The Nice switched label from Immediate to Charisma in 1970, and finally released the record they were formed to make: "Five Bridges". This grandiose album was recorded live with the Sinfonia of London, and remains the best thing the band ever made and their only album that actually seems to be focused at something. The title-track was a suite in five parts that took up all of the first side. It's an impressive and complex composition that creates lots of dynamics and contrasts between the orchestra and the band. I personally think that this was the first time Keith Emerson really showed some of his true potential as a composer. The version of Sibelius' "Intermezzo from Karelia Suite" is better than the one on "Ars Longa Vita Brevis" as the orchestra adds more symphonic might to it here. Their adaptation of the third movement from Tchaikovsky's "Patetique Symphony" also works surprisingly fine. It's easy to hear why Rick van der Linden rated this as one his ten favourite albums of all time, as this stuff undoubtedly had a great impact on Ekseption. They also attempted to fuse Dylan's "Country Pie" with the sixth concerto from Bach's Brandenburg concertos, and the result is a funny piece of early progressive rock. The album closes with a short song recorded in the studio that is rather out of place on the album, and I usually skip it. But "Five Bridges" still deserves a place among the classics of early, classical influenced progressive rock, and it's the only album by The Nice that you need.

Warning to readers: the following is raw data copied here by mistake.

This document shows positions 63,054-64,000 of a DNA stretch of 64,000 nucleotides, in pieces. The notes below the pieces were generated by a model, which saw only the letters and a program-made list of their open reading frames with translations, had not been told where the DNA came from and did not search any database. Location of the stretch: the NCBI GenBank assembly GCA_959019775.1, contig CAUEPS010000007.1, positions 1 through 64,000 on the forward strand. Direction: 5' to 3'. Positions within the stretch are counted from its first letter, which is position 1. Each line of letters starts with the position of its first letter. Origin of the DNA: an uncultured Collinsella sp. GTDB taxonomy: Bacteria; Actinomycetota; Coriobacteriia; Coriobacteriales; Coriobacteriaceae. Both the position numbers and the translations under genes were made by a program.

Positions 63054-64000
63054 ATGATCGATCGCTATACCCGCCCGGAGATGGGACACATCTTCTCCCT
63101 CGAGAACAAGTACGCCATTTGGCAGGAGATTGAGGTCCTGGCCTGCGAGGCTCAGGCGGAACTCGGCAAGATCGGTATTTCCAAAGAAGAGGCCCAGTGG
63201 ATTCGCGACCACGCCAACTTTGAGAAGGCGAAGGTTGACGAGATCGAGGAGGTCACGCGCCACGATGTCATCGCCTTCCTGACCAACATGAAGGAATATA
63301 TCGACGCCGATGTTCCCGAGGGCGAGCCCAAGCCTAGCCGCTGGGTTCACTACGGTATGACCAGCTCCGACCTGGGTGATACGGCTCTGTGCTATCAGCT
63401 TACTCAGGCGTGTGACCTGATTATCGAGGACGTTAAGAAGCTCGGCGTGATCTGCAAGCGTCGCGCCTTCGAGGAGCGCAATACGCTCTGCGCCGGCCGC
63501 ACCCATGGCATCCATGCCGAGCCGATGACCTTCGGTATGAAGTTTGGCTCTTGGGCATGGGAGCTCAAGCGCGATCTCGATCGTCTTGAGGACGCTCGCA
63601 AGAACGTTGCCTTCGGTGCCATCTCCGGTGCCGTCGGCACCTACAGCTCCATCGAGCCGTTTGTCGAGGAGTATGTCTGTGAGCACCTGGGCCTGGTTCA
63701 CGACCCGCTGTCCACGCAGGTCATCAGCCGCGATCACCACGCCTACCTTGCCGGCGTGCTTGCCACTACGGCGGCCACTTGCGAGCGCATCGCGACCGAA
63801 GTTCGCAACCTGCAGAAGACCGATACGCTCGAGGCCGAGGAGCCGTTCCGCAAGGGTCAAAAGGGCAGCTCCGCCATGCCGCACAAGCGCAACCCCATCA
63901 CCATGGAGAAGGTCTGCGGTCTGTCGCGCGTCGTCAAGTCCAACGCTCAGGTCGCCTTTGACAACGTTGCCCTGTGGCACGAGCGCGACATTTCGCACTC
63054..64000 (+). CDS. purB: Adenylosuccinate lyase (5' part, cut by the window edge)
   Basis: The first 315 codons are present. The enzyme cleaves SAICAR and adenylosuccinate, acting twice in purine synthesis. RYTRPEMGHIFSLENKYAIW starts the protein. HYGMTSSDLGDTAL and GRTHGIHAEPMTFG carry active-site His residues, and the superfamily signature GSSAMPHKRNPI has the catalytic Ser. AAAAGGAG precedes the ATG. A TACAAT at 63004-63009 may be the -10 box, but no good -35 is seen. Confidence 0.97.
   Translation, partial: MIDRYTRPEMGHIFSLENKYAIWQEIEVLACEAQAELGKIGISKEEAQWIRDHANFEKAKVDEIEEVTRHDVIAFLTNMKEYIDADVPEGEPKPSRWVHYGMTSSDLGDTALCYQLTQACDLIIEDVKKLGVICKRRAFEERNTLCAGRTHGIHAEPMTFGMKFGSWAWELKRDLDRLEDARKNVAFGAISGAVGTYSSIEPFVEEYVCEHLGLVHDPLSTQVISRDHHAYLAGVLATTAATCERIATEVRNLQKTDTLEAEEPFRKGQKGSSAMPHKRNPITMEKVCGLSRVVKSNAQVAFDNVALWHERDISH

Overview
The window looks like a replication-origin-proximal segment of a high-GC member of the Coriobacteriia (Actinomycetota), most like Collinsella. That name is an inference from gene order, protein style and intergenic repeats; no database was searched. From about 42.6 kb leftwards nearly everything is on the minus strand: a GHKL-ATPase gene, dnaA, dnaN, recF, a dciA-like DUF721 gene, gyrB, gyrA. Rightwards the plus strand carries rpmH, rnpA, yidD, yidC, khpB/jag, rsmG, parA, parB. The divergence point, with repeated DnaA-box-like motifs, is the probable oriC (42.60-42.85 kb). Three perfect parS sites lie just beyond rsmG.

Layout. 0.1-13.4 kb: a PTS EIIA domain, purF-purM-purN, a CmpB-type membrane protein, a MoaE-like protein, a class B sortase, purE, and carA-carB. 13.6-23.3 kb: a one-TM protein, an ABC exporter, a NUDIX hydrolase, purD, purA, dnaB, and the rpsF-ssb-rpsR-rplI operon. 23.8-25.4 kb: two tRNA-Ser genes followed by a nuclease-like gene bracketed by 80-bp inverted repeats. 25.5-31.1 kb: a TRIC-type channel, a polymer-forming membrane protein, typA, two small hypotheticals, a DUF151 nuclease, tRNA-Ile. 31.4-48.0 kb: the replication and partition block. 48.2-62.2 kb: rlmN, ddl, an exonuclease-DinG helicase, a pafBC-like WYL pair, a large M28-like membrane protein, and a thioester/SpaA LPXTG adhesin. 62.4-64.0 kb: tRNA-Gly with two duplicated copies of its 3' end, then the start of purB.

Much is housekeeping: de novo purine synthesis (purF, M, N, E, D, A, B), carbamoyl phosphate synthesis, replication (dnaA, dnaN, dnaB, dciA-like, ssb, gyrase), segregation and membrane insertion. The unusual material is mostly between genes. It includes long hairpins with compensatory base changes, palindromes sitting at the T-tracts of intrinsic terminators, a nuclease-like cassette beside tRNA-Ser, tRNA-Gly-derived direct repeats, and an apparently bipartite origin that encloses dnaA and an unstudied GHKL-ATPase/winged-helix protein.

The Nice - "Elegy" (Charisma 1971)
This was a posthumously released collection of live-recordings. It didn't stand a chance to reach the same heights as "Five Bridges", but it did feature a few gems and was still better than any of the three first albums on Immediate. It includes what I personally view as their best Dylan-cover in form of "My Back Pages". The band have kept the basic melody of the song, but given it a complex and very progressive arrangement (and length). "Elegy" also gives you a chance to hear them perform their legendary version of Leonard Bernstein's "America". Their original version from 1968 became more or less their signature track, but the version here is much longer and complete with lots of entertaining organ-torture from Emerson. Another version of the third movement from Tchaikovsky's "Patetique Symphony" comes off as rather redundant, as the version on "Five Bridges" was much more interesting. A nearly 13-minute version of "Hang on to a Dream" shows Emerson taking some really long excursions on piano, and the structure and length of this performance may gave him some ideas to "Take a Pebble" from Emerson, Lake and Palmer's debut.
Nova - "Atlantis" (Love 1976)